Freedom Fighters: Bill Hardwick - KLTV.com - Tyler, Longview, Jacksonville |ETX News

Freedom Fighters: Bill Hardwick

(Source: Bill Hardwick) (Source: Bill Hardwick)
(Source: Bill Hardwick) (Source: Bill Hardwick)
(Source: Bill Hardwick) (Source: Bill Hardwick)
(Source: KLTV News staff) (Source: KLTV News staff)
(Source: Bill Hardwick) (Source: Bill Hardwick)
(KLTV) -

Bill Hardwick joined the Army to fight, and fight he did, in two wars and a motion picture.

Hardwick joined the Army two days after high school graduation. He was only 17, but eager to fight for his country.

"My dad was highly decorated in the first World War. I just liked following in his footsteps," Hardwick said.

Hardwick was to get his chance, he was sent to the front lines in Korea as soon as he completed training.

A full scale battle was going on when Hardwick arrived, and he admits he was scared to death.

Hardwick eventually got back to his unit, just in time for even heavier fighting.

"About the 3rd or 4th night, we was on line. They hit us with everything they had. I'd never seen so many North Koreans in my life," Hardwick said.

He had never fired a machine gun before, but it wasn't to be his last time, although he says pistols were more effective in close combat.

Hardwick was awarded the Army commendation medal for fighting off the enemy when his partner's gun malfunctioned.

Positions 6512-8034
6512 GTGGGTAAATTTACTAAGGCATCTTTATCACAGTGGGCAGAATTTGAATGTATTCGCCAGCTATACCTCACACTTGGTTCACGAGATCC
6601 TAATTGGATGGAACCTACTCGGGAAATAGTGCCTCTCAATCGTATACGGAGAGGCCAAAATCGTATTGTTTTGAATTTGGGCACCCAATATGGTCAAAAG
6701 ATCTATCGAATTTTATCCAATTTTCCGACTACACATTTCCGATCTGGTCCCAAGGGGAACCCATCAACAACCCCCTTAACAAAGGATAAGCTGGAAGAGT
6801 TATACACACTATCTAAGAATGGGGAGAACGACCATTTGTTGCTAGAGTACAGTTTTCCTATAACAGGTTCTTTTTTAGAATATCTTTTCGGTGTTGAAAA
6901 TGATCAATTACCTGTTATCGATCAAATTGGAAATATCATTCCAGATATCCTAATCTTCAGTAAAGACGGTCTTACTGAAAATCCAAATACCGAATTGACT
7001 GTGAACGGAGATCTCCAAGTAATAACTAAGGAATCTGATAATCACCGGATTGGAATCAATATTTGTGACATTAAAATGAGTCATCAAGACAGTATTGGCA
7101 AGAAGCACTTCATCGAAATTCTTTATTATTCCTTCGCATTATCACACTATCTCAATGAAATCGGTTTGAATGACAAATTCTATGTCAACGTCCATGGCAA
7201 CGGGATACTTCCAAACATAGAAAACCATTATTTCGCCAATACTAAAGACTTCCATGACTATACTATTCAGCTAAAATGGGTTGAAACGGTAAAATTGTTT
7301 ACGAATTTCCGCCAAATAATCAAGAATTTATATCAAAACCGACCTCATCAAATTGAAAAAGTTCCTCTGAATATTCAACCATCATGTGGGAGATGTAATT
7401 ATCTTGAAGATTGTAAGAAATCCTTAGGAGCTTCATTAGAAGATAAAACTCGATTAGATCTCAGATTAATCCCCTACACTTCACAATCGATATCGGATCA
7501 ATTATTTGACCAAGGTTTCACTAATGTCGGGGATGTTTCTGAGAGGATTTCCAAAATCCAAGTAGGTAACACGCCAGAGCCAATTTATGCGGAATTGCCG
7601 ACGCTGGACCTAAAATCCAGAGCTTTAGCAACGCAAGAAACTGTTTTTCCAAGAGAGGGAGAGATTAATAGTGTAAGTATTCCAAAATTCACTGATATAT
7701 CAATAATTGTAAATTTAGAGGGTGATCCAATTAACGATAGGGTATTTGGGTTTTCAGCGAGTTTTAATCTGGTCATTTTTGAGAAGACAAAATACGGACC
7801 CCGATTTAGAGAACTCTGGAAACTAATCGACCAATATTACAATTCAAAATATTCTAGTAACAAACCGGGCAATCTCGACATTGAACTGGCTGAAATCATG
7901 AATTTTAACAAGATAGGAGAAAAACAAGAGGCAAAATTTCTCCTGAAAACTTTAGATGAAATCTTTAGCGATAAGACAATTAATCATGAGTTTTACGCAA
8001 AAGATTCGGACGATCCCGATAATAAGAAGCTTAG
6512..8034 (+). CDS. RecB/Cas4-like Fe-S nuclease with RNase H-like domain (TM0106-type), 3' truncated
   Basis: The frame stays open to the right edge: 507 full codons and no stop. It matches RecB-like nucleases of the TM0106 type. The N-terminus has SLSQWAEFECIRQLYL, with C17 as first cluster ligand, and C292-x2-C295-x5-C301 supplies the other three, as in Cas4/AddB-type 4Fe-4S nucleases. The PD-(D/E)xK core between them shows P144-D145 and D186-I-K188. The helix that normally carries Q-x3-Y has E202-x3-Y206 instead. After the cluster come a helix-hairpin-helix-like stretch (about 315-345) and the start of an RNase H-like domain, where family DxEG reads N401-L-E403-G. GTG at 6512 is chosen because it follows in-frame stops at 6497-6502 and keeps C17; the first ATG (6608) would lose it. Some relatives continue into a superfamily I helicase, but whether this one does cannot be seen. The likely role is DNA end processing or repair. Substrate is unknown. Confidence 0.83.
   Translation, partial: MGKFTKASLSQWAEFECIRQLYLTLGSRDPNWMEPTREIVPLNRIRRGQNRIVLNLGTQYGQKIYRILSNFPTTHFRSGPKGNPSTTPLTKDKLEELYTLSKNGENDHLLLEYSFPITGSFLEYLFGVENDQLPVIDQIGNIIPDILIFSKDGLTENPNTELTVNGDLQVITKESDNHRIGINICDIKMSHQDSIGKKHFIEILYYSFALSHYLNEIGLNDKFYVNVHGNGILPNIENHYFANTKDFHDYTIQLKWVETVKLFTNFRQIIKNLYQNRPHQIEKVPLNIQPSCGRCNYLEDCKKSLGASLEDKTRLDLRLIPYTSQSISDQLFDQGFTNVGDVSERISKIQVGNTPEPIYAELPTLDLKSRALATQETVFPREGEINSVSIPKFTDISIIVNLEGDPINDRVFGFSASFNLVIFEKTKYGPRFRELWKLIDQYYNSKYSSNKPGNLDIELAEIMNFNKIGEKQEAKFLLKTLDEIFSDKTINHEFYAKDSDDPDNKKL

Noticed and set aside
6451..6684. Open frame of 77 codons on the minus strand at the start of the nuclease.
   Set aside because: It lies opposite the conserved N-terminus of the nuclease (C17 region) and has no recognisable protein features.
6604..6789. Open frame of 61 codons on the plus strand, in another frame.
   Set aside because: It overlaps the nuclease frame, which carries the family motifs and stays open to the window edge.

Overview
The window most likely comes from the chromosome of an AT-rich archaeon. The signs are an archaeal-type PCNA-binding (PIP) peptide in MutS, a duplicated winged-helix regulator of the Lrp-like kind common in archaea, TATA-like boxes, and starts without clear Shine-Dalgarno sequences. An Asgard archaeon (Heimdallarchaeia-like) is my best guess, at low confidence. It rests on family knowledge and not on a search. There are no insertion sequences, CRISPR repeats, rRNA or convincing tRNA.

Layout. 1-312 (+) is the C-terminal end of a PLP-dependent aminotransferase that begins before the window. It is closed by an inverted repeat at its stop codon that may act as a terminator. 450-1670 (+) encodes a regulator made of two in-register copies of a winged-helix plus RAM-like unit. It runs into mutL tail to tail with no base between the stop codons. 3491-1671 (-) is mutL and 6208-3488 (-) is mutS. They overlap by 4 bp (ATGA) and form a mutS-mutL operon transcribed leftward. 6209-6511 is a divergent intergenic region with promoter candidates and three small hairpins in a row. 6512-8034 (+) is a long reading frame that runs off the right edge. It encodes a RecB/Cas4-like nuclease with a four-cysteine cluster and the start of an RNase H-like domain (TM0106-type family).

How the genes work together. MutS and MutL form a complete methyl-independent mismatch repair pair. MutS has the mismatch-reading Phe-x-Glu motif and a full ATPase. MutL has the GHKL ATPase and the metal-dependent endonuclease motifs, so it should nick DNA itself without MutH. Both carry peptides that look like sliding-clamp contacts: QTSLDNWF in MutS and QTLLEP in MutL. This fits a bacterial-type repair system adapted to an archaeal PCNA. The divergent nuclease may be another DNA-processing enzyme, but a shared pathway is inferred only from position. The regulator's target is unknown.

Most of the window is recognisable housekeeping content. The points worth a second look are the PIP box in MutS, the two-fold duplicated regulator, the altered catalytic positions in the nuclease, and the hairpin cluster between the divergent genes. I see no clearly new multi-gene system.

In 1954, Hardwick and his company got the dream assignment of being in a movie. "To Hell and Back" not only starred Audie Murphy, it was about his story as the most decorated soldier of World War Two. Hardwick played the part of a German soldier in the film.

Hardwick left the Army in 1955  but stayed in the reserves for three years. He re-enlisted, and in 1967, volunteered to go to Vietnam. It was on what was supposed to be a simple escort mission that Hardwick earned his bronze star.

Although Hardwick wasn't wounded, he lost much of his hearing in the battle and was assigned to military police, usually considered one of the safer jobs in the military, but not always so in Vietnam.

 "We went down to check on something, and all of a sudden, we were informed that two Vietcong were trying to take food from the people. So, we tracked them down and cornered them and shot one and captured the other," Hardwick said.

After 20+ years in the service, Bill Hardwick retired. From 1988 to 1996, he was police chief in Big Sandy, once again using his army training to serve the public.

"I feel great. I did what I had to do for my country," Hardwick said.

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